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Inspection report

Date of Inspection: 5 December 2013
Date of Publication: 28 January 2014
Inspection Report published 28 January 2014 PDF | 83.31 KB

The service should have quality checking systems to manage risks and assure the health, welfare and safety of people who receive care (outcome 16)

Meeting this standard

We checked that people who use this service

  • Benefit from safe quality care, treatment and support, due to effective decision making and the management of risks to their health, welfare and safety.

How this check was done

We looked at the personal care or treatment records of people who use the service, carried out a visit on 5 December 2013, talked with people who use the service and talked with carers and / or family members. We talked with staff.

Our judgement

The provider had an effective system to regularly assess and monitor the quality of service that people receive.

Reasons for our judgement

People who used the service, their representatives and staff were asked for their views about their care and treatment and they were acted on. People informed us that if they wanted aspects of their care support changed they could request this from the care staff. This was demonstrated by the comment from one person who told us, “I asked for the times to be changed and they changed the schedule, readjusted the time.”

We asked a senior worker how the care provided was monitored for quality and we were informed, “I undertake several visits, read care reports, encourage carers to ring me and families can ring me.” The same workers also advised that, “Part of my role is to check for poor practice, I may do spot checks”.

Decisions about care and treatment were made by the appropriate staff at the appropriate level. We were told by a member of the reablement team that if a person using the service was reported as requiring additional care support, due to any deterioration, then a senior care worker reassessed and increased the care support as required.

There was evidence that learning from incidents / investigations took place and appropriate changes were implemented. As an example we observed there was a complaint logged in regard to out of date food in a person’s own home. The service recorded that with hindsight care staff needed to ensure they checked expiry dates on food. The service manager advised that good practice and areas for improvements were shared with all staff at team meetings. This was evidenced in the team meeting minutes that we saw.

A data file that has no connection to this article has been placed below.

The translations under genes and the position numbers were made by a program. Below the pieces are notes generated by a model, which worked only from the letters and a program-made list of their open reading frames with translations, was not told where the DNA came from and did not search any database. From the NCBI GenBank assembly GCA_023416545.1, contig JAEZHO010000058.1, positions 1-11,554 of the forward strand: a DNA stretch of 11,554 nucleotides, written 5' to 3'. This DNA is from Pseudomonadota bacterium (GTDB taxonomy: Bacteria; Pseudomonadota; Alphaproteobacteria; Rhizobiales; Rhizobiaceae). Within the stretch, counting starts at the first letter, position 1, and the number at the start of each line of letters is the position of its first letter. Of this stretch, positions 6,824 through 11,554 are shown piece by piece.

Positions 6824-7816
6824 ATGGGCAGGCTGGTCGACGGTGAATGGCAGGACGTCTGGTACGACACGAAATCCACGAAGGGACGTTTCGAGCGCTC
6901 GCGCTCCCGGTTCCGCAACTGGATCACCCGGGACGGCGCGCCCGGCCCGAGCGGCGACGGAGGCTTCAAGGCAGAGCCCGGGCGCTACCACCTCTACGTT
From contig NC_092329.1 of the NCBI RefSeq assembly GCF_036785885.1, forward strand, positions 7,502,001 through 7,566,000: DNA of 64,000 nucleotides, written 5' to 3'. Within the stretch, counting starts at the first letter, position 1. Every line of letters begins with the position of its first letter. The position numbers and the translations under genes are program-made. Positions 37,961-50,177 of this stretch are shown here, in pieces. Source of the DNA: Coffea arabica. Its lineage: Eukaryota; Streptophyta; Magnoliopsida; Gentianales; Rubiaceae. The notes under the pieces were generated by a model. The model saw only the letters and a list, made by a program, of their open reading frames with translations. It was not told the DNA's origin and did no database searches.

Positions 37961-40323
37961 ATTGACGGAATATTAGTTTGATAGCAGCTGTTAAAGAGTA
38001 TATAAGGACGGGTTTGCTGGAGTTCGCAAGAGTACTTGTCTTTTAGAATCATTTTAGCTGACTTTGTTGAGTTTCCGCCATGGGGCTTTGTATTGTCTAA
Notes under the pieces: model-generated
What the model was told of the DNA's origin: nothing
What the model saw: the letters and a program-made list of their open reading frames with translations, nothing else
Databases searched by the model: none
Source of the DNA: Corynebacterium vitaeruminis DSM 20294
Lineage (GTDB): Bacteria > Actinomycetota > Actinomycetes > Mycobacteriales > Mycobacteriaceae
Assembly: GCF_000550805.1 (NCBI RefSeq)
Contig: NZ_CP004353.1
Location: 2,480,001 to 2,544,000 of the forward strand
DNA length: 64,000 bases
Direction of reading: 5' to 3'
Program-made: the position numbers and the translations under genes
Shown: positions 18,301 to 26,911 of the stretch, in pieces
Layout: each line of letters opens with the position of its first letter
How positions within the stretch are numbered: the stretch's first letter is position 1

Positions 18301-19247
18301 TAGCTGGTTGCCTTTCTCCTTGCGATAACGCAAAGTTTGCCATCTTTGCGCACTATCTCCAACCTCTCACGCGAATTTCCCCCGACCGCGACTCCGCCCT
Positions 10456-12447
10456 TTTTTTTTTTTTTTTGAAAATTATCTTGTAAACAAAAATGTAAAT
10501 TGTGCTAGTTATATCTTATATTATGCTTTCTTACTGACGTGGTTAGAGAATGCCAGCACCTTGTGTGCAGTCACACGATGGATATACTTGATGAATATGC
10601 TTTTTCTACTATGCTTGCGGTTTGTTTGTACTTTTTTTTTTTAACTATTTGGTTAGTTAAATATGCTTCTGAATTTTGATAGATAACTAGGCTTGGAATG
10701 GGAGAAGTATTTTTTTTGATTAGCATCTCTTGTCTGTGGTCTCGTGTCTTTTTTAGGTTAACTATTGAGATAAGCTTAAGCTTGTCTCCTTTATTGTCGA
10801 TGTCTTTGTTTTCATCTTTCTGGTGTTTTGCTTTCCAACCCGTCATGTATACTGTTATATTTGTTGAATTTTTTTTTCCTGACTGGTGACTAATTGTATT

The provider took account of complaints and comments to improve the service. This was demonstrated when the manager showed us the complaints record showing that the reablement service had received two complaints. Both complaints were listed as “Not Upheld.” We noted these complaints were concluded within appropriate timescales.

We spoke to nine people who used the service and one relative. None of the people we spoke with had felt it necessary to make any complaints about the reablement service. One person told us, “They’ve been very good in every way, no complaints.” Another person told us, “They are absolutely excellent; I filled in a card in the care book with my views.”

The reablement service manager also informed us that recognising the value of sharing positive comments from people who have used the service with the whole team was important. We were informed that these comments were shared at regular staff meetings and with the local authorities’ complaints department.

We saw two letters sent to the reablement service with compliments, one from a relative of a person who had accessed the service and one from a person who had used the service themselves directly. There were comments within these letters such as, “…they were very professional, provided excellent care and attention” and that a carer had, “walked the extra mile for me”.